I just realized that I have not posted a link to my thesis on James 5:17-18.
|Elijah was a man just like us. He prayed earnestly that it would not rain, and it did not rain on the land for three and a half years. Again he prayed, and the heavens gave rain, and the earth produced its crops. (NIV)||Ἠλίας ἄνθρωπος ἦν ὁμοιοπαθὴς ἡμῖν, καὶ προσευχῇ προσηύξατο τοῦ μὴ βρέξαι, καὶ οὐκ ἔβρεξεν ἐπὶ τῆς γῆς ἐνιαυτοὺς τρεῖς καὶ μῆνας ἕξ· καὶ πάλιν προσηύξατο, καὶ ὁ οὐρανὸς ὑετὸν ἔδωκεν καὶ ἡ γῆ ἐβλάστησεν τὸν καρπὸν αὐτῆς.|
The title is “Pray for Reign: The Eschatological Elijah in James 5:17-18.” It was finished in May, 2007, in partial fulfillment of my master of arts in New Testament degree at Gordon-Conwell Theological Seminary.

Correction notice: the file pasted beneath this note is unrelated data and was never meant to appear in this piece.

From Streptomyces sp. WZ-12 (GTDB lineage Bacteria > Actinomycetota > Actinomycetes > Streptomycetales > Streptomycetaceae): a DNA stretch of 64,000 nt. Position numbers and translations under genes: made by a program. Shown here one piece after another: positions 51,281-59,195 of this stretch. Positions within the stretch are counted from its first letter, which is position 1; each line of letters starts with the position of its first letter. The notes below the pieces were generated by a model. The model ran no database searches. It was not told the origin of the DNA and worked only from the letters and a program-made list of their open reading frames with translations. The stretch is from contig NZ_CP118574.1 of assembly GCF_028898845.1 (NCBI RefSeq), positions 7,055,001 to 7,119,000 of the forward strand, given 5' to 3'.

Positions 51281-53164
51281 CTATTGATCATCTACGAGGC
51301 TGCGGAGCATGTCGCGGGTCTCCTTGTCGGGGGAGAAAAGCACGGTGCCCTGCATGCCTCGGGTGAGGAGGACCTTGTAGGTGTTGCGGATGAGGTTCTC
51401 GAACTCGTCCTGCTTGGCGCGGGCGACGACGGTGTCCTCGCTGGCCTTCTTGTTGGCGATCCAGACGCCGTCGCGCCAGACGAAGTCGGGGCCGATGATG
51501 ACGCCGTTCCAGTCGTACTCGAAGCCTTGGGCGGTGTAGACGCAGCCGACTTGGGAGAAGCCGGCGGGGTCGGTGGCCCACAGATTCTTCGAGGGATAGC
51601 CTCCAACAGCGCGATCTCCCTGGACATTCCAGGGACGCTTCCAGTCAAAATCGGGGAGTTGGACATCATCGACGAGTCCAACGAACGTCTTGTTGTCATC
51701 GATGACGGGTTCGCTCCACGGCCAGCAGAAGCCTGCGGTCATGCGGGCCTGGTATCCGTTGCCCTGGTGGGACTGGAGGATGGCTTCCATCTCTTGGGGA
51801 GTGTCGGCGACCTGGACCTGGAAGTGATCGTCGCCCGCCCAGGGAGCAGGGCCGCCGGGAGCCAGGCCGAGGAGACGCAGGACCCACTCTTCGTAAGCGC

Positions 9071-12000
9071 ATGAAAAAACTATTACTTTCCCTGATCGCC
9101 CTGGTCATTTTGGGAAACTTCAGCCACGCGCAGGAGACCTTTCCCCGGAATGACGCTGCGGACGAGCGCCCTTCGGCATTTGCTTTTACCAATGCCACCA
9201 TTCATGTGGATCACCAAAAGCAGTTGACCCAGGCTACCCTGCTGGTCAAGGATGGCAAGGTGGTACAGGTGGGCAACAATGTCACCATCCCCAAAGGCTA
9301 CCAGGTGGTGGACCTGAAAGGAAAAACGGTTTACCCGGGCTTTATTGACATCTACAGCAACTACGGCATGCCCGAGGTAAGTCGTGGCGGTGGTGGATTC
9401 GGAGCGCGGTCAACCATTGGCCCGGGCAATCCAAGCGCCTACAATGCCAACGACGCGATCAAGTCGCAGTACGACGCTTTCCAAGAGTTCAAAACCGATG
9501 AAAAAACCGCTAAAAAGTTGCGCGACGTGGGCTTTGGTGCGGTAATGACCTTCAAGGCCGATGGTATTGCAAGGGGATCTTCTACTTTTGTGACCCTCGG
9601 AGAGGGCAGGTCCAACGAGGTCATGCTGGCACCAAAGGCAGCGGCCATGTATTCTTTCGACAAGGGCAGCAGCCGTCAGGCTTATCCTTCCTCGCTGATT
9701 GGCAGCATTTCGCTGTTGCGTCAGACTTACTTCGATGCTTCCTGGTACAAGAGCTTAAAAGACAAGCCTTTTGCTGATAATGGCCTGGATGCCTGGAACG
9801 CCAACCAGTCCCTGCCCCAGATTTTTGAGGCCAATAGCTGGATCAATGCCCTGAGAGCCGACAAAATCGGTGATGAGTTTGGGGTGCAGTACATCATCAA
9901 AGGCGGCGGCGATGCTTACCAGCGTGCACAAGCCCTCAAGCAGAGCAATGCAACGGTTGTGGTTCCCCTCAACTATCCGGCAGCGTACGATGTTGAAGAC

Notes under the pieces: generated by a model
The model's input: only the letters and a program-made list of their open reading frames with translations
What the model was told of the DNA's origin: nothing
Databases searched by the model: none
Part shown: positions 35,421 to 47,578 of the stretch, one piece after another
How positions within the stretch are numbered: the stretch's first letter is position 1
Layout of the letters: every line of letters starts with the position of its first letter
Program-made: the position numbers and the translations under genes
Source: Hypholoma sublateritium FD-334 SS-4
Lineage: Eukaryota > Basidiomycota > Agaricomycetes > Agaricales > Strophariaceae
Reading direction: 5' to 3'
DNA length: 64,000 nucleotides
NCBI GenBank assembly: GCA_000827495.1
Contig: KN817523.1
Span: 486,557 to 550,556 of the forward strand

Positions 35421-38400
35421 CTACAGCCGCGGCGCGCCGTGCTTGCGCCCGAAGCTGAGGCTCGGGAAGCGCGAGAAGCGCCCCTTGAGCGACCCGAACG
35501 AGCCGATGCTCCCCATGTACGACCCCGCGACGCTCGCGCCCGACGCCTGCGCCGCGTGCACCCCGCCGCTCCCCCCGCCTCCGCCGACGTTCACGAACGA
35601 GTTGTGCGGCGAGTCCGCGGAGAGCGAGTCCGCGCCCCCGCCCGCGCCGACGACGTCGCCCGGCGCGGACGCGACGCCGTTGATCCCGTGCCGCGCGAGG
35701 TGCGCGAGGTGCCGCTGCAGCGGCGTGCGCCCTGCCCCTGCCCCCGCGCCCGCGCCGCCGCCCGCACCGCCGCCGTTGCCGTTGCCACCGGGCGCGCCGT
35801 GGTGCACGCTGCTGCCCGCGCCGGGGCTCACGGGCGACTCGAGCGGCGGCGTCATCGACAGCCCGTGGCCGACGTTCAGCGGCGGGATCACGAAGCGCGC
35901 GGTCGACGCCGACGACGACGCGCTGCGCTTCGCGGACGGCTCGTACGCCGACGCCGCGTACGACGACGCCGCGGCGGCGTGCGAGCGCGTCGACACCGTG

James uses the prophet Elijah as an example of righteous prayer. This thesis explores the possibility that James may have intended his readers to recognize both historical and eschatological imagery associated with the biblical prophet. First, it shows that in early Jewish literature the eschatological and historical Elijah traditions were not held in isolation of each other. Imagery from descriptions of Elijah’s eschatological return is used to describe the pre-ascension ministry of the prophet, while the eschatological mission of the prophet is described using elements of the historical narrative. Second, the thesis demonstrates that James’ prescript “to the twelve tribes of the Dispersion,” sets a tone of inaugurated and yet-to-be-consumated eschatology, and that the mention of Elijah helps form an eschatological inclusio that frames the letter. Third, the New Testament use use of Elijah’s drought outside of James is explored showing again that elements from the Elijah’s drought in 1 Kings were used in eschatological contexts, and that Elijah’s three and a half year drought, as mentioned by James, is used to illustrate a period of judgment for the sake of effecting repentance in these contexts. Fourth and finally, the images of rain and drought are viewed through an eschatological lens, revealing their role as covenant blessing and curse, and eschatological judgment and restoration. It is concluded that James’ readers could have recognized the eschatological implications of using Elijah as an example of faithful, righteous prayer, and that James assigns his readers a role similar to that of the eschatological prophet. They are called to endure in the midst of eschatological trials and to effect repentance before the arrival of the soon-coming King.